this day and so much comming in the future. As for the cost
maybe it's where I live but they are appox 12-14 cents each
vs 26-85 cents for 15mm metal. With family\home\etc this has brought me back to plastic{cost and the ever expanding choices}for good.
As one person pointed out "no one will try and outlaw plastic as they tried with lead.....

Nukuhiva Inactive Member23 Oct 2003 4:14 a.m. PST

As for the spears, snip the plastic ones off and replace them with something like piano wire.

Martin Rapier23 Oct 2003 6:27 a.m. PST

Like other people:

a) wash in detergent

b) 'undercoat' all over in PVA (white glue). This can obscure some of the detail if overdone.

c) spray enamel undercoat, black or white depending on painting style

d) paint as normal using acrylics

e) seal with varnish

Having said that, I've got Aifix figures over thirty years old which were painted in enamels without cleaning or undercoating and then jumbled up in a box & which have still got paint jobs as good as new.


Dave Crowell23 Oct 2003 5:31 p.m. PST

What I do is this:

1. Run the sprues through the dishwasher (top rack) with detergent.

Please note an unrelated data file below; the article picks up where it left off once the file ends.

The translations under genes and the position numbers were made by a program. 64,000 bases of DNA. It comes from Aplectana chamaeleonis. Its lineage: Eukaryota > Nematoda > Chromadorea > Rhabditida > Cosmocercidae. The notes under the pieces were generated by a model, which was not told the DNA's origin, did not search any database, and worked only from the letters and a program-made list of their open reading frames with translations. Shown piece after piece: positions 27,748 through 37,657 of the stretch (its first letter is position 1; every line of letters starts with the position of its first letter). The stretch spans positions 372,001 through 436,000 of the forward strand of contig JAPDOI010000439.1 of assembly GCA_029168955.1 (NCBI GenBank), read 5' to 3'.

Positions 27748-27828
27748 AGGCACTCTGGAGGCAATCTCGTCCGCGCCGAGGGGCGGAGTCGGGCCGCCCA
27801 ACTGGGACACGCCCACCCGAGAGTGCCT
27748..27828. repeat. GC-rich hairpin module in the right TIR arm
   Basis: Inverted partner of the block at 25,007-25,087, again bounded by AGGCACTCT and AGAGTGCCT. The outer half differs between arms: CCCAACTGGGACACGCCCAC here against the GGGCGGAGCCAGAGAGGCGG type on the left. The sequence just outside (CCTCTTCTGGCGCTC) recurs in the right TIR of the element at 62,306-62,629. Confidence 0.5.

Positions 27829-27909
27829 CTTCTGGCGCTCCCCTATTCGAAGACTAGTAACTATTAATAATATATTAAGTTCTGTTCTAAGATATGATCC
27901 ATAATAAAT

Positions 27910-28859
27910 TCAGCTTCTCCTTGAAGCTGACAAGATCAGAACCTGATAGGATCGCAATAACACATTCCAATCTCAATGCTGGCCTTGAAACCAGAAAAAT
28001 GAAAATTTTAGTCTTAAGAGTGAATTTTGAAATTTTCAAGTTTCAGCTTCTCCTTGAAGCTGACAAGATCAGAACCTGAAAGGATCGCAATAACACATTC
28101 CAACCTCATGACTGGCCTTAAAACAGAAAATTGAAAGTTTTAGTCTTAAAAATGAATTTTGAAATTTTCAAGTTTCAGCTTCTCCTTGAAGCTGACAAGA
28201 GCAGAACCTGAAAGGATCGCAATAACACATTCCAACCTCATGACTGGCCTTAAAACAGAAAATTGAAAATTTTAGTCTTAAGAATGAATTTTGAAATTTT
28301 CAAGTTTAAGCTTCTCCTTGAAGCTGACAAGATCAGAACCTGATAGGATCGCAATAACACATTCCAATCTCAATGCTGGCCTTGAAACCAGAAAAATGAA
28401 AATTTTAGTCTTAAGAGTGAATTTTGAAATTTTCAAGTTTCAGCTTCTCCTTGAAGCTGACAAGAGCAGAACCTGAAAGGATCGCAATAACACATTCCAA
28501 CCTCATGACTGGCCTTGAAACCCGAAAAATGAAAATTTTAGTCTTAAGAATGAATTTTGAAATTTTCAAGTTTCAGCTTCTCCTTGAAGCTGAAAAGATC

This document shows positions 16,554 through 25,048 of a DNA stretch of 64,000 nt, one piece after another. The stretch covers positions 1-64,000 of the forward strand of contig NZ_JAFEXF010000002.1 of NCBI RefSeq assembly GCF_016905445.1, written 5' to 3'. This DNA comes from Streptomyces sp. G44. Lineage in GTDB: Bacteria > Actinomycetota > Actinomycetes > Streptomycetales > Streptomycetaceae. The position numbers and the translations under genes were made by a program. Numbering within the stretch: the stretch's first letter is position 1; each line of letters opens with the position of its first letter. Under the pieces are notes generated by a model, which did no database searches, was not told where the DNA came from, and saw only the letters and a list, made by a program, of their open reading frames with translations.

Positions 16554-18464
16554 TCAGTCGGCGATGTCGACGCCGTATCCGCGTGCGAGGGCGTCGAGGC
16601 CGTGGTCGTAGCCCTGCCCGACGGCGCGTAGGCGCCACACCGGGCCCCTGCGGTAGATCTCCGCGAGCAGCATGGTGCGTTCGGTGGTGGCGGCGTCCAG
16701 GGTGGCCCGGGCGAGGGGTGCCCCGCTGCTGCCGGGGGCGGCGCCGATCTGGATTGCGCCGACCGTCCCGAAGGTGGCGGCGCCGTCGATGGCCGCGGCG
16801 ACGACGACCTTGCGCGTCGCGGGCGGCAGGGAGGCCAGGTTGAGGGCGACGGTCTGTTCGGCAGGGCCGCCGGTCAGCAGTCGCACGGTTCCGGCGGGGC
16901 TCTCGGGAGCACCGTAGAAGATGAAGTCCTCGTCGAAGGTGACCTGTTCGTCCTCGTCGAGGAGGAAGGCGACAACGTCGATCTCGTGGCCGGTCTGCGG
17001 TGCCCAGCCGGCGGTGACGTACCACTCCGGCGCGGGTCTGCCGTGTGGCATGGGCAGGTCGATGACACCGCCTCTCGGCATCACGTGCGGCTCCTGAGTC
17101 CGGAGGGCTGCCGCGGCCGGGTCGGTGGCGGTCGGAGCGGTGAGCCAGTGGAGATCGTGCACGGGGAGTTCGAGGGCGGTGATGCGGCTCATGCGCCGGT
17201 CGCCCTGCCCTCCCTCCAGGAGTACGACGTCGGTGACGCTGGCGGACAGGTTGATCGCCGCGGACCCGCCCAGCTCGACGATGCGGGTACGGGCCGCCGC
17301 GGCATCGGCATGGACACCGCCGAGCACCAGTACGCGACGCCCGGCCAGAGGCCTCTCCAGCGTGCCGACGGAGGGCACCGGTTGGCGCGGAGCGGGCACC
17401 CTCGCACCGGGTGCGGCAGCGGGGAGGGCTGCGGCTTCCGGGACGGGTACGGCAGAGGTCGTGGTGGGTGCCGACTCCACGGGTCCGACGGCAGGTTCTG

2. Prime with Testor's Dulcote (greatest stuff in the world for getting acrylic paint to stick to plastic).

3. Paint with acrylics.

4. Seal with Minwax Polyshades Satin Tudor (the Miracle Dip)

5. Play games!

I love my plastics.

CauCauCau Inactive Member25 Oct 2003 6:54 a.m. PST

And my list:

1. Wash figures -- soapy water and a good rinse

2. Prime with Krylon Primer - grey stuff. Cheap grey automotive primer also works really well. It won't come off the soft plastic.

3. Pain with acrylics

4. Seal with the Dip, or a clear polyurethane

5. Give a little shot of dull coat to cut down on the shine.

I've heard plasti-dip is as good as it gets for priming, but I've never had the chance to pick up a can.

The Old Rebel Inactive Member09 Nov 2003 7:26 p.m. PST

I grew up painting the original airfix plastics...the secret is to remenber that the plastic has oil in it....soak the figures for 24 hours in water as you would wash the dishes.. the soap cuts the grease out.....let dry for several hours then prime ....allow to dry at least 24 hours befor you paint